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Developing the 5 most crucial social skills in early childhood

Updated: May 2

Developing the 5 most crucial social skills in early childhood

Man is a social animal and the pandemic has made us realize this even more. Being stuck at home hasn’t been easy or fun for any of us, let alone our children. Being indoors with almost negligible social interaction has affected the little ones in more ways than one. Adding on to this is the fact that not enough early-years education curriculum has been paying attention to this.

Apart from the social awkwardness that sets in, this has also resulted in children lacking the social skills that would help them in adult life. 5 of the most important social skills to acquaint our children with are listed below:

  1. Emotional expression – One of the primary needs of any child is to be able to successfully express themselves. For this, they need to be able to label their emotions verbally. As parents, we need to teach them to distinguish between emotions like happy, sad, angry, hungry, and so on. Only once they are aware and able to understand their emotion can they learn to manage these. This is an important social skill as children would inadvertently be exposed to various reasons that stir up an array of emotions and they need to be able to cope with these.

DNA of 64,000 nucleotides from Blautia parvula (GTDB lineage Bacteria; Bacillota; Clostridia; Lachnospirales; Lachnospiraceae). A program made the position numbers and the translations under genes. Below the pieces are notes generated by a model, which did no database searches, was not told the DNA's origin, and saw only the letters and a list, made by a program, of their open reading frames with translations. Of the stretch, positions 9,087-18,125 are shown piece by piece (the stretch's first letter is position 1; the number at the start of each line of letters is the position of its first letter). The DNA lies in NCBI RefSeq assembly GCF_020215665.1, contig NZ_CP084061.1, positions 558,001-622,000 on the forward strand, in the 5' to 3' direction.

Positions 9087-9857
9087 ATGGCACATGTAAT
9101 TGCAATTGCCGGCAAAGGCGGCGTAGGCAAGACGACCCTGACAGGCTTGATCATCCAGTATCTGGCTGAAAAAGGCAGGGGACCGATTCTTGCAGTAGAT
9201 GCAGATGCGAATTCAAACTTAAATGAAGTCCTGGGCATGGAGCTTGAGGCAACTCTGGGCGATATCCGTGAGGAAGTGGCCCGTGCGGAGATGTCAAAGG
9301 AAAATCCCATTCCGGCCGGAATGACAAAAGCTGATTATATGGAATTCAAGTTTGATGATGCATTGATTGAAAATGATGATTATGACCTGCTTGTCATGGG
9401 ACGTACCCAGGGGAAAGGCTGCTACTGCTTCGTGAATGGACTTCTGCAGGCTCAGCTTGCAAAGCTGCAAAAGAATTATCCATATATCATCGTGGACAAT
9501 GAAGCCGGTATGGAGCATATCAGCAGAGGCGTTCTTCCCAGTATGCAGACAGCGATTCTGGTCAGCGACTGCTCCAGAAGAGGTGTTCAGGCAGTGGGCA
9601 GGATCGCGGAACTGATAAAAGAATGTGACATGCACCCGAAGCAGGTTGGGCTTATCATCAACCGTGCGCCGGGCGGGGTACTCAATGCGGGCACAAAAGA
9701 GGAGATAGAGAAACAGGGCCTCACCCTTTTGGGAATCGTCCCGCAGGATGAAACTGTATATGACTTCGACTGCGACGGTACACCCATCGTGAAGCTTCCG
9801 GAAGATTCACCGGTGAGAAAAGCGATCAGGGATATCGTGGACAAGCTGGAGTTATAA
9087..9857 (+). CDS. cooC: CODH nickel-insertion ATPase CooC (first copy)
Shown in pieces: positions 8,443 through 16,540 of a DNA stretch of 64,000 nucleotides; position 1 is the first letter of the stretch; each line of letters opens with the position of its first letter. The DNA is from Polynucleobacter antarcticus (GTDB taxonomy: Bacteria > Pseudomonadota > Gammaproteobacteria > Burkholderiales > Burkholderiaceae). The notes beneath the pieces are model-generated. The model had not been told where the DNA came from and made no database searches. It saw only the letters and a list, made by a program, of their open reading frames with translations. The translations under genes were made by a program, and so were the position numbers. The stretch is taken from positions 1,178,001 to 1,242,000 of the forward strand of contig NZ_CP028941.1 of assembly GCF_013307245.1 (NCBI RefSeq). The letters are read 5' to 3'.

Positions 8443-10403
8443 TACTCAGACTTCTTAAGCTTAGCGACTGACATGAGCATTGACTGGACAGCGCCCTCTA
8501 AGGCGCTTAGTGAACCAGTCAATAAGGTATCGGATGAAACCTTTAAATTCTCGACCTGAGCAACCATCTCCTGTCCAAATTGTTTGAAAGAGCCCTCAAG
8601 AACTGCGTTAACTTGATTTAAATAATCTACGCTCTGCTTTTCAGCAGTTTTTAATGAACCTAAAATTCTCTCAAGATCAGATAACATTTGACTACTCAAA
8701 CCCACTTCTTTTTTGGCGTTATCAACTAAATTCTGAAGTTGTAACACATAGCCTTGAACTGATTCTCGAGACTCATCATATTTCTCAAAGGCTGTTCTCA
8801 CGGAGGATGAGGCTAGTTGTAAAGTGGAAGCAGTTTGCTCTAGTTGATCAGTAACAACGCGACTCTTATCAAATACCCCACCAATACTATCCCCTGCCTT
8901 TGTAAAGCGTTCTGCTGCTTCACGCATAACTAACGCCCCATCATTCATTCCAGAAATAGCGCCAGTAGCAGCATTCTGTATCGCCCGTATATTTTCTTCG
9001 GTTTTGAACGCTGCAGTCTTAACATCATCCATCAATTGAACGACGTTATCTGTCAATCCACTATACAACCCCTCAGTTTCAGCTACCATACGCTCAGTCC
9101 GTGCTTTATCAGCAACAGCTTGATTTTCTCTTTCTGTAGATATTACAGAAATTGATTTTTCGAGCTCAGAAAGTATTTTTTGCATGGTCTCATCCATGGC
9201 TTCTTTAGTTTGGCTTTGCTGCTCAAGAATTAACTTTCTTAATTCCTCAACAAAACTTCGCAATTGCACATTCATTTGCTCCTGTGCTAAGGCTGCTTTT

2. Empathy – Another very important life skill is empathy. Compassion, care, and kindness all have roots in empathy. A child who learns to be empathetic early in life will treat everything around them with a gentleness that will help in making this world a better place to be in.

  3. Cooperation – Cooperation is important for adults as well as it is for children. Cooperation simply means working together with others towards a common goal. Cooperation would call for respecting and accommodating when others make requests. It also involves valuable contribution, participation, and the will to help out other members in need.

  4. Listening – One of the most undervalued skill for a healthy communication is listening. Listening means more than simply hearing what is being said. It also means understanding the message that is being conveyed.

  5. Non-verbal skills – While verbal communication makes up a significant part of our lives, non-verbal communication is equally important. This includes gestures, manners, postures, and tone of voice. These are important because when you understand things that are unsaid, communication becomes effective and efficient.

Various international pre-schools have now shifted focus from just academics to the overall development of your child. They employ play-based learning methods to achieve this feature. It is important to understand that a socially compatible child is an asset to the community.


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